• Entitlement spending caps. With entitlement spending projected to consume the entire federal budget eventually, the country cannot afford to allow entitlements to remain on autopilot. Lawmakers could write one cap for total entitlement spending or write a formula that would apply to each program individually (such as inflation plus beneficiary population). This could be enforced by requiring Congress to reform excessive entitlement spending or face an across-the-board sequestration.

Element #2: Realistic and Honest Budget Scoring

  • Accounting for unfunded liabilities in the budget. While businesses compute their long-term liabilities, Congress does not. Budgets should include a calculation of all future explicit and implicit taxpayer liabilities and lawmakers should create a point of order against increasing these liabilities.
  • Dynamic scoring of taxes. Currently, Congress evaluates tax policies by "static scoring," a method that assumes changes to tax policy have almost no economic impact. History, economics, and common sense prove this assumption false. Dynamic scoring would more accurately estimate the economic and budgetary impact of tax changes.
  • Ending baseline budgeting. Baseline budgeting keeps entitlement spending on autopilot and creates the false impression that anything less than a large, previously assumed spending increase is a "cut." That is a recipe for rapidly accelerating spending.

Element #3: Strengthening the Budget Resolution

  • Joint budget resolutions signed by the President. Because concurrent budget resolutions do not carry the force of law, appropriators can easily bypass them. A joint budget resolution would not only add the force of law, but also allow the White House and Congress to negotiate spending levels in the spring, rather than waiting until the completed appropriations bills reach the President's desk in the fall.
  • Dividing budget resolution by committee, not function. The budget resolution's functional breakdowns have no binding effect and can be altered by the Appropriations Committees. Dividing the budget resolution's discretionary spending by appropriations subcommittee makes more sense, especially since Congress uses this breakdown when filling in the discretionary budget.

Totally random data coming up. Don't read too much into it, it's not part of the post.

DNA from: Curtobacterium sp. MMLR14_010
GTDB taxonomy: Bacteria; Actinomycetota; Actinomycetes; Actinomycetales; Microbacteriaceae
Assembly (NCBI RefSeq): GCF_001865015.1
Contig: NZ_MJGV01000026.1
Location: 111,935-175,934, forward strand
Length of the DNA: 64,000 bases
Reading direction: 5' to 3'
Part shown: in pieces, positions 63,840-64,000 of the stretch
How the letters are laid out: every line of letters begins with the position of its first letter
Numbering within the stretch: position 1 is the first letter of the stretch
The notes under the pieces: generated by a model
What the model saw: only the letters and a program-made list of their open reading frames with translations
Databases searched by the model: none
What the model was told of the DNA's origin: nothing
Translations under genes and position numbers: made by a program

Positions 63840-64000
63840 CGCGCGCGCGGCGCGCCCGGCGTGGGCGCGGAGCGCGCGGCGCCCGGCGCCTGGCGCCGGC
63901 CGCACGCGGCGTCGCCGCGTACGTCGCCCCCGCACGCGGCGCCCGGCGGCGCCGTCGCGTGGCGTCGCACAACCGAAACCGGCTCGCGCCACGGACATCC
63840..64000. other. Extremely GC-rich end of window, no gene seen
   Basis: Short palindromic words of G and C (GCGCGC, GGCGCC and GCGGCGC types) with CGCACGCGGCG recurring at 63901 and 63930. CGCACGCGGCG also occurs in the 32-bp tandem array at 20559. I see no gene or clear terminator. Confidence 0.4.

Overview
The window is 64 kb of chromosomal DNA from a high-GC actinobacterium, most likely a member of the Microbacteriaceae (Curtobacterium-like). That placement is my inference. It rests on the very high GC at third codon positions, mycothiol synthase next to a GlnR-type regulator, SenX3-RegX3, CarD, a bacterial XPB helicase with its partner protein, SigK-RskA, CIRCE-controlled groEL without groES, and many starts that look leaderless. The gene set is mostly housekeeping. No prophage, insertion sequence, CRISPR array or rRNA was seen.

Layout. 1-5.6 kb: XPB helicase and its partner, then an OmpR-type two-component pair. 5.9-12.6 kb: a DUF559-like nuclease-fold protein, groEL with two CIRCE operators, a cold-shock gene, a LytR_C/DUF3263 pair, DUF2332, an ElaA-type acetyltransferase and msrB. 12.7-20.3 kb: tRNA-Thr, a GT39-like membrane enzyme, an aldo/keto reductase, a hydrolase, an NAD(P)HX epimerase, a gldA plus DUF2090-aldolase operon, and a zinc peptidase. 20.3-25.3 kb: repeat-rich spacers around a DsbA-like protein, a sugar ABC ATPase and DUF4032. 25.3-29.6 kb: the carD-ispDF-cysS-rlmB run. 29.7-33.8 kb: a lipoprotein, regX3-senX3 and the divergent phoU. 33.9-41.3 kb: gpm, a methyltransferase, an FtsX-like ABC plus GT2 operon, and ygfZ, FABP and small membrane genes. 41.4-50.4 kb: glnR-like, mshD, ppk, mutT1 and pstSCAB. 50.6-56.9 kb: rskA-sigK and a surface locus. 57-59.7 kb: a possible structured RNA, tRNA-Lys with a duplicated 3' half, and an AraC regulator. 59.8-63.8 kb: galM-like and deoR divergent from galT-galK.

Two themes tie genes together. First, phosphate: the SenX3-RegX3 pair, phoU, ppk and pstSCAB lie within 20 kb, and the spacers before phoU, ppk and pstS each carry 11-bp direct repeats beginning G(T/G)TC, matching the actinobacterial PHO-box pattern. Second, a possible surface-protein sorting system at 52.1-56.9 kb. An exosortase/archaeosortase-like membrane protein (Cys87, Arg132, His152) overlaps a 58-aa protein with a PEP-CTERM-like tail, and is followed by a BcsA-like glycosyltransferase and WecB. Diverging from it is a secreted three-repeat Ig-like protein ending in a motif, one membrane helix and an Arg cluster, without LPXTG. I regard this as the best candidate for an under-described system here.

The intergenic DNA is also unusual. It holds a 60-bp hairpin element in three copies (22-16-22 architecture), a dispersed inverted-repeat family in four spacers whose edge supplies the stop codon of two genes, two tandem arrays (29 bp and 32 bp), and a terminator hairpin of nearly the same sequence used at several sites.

Element #4: Enforcing Existing Budget Rules

  • Requiring a roll call vote to waive a point of order. The House Rules Committee has routinely reported rules automatically waiving all points of order against excessive spending. Rules that can be so easily circumvented quickly become irrelevant.
  • Requiring a supermajority to waive a point of order. Budget rules are supposed to prevent a simple majority from violating predetermined budget standards. Yet allowing the same simple majority in the House to vote to ignore its own rules effectively eliminates all enforcement. Raising the bar to three-fifths would make it harder to violate budget rules.
  • Requiring a caucus majority to waive a point of order. If the majority party fears a three-fifths requirement would give the minority party a veto on bypassing budget rules, they could enact an internal party rule requiring a majority vote of the caucus before bringing to the floor a motion to waive a point of order.
  • Budget Committee enforcement of spending limits. The Budget Committees should be empowered to enforce the budget resolutions that they write. Spending bills that exceed the 302(a) or 302(b) allocations should be sent back to the Budget Committees for approval, modification, or rejection.

Element #5: Tools for Accountability

  • Requiring a roll call vote for authorizations. Lawmakers often pass expensive authorization bills by voice vote, thus removing individual lawmaker accountability with voters. Roll call votes should be required to pass legislation authorizing $50 million or more over five years.